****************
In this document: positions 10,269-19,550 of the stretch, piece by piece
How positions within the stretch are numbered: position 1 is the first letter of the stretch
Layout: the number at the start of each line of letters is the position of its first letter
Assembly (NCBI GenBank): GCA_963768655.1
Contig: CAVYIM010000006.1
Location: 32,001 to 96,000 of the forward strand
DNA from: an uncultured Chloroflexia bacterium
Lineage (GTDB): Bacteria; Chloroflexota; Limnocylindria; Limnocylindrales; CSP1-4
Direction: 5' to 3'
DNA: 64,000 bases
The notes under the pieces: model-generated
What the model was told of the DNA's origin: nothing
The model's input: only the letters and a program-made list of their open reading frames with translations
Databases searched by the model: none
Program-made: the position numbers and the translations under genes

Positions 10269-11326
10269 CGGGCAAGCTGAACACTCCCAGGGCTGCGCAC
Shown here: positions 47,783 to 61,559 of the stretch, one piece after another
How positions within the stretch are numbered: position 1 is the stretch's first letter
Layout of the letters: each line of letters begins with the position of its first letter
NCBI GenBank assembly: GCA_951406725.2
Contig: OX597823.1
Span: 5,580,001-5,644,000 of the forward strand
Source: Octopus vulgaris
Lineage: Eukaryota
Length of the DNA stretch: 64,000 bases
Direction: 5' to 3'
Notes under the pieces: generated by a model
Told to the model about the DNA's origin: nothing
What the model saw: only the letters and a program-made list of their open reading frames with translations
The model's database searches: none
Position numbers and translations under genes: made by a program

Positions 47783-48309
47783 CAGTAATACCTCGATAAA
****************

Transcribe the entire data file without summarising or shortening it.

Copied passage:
In this document: positions 10,269-19,550 of the stretch, piece by piece
How positions within the stretch are numbered: position 1 is the first letter of the stretch
Layout: the number at the start of each line of letters is the position of its first letter
Assembly (NCBI GenBank): GCA_963768655.1
Contig: CAVYIM010000006.1
Location: 32,001 to 96,000 of the forward strand
DNA from: an uncultured Chloroflexia bacterium
Lineage (GTDB): Bacteria; Chloroflexota; Limnocylindria; Limnocylindrales; CSP1-4
Direction: 5' to 3'
DNA: 64,000 bases
The notes under the pieces: model-generated
What the model was told of the DNA's origin: nothing
The model's input: only the letters and a program-made list of their open reading frames with translations
Databases searched by the model: none
Program-made: the position numbers and the translations under genes

Positions 10269-11326
10269 CGGGCAAGCTGAACACTCCCAGGGCTGCGCAC
Shown here: positions 47,783 to 61,559 of the stretch, one piece after another
How positions within the stretch are numbered: position 1 is the stretch's first letter
Layout of the letters: each line of letters begins with the position of its first letter
NCBI GenBank assembly: GCA_951406725.2
Contig: OX597823.1
Span: 5,580,001-5,644,000 of the forward strand
Source: Octopus vulgaris
Lineage: Eukaryota
Length of the DNA stretch: 64,000 bases
Direction: 5' to 3'
Notes under the pieces: generated by a model
Told to the model about the DNA's origin: nothing
What the model saw: only the letters and a program-made list of their open reading frames with translations
The model's database searches: none
Position numbers and translations under genes: made by a program

Positions 47783-48309
47783 CAGTAATACCTCGATAAA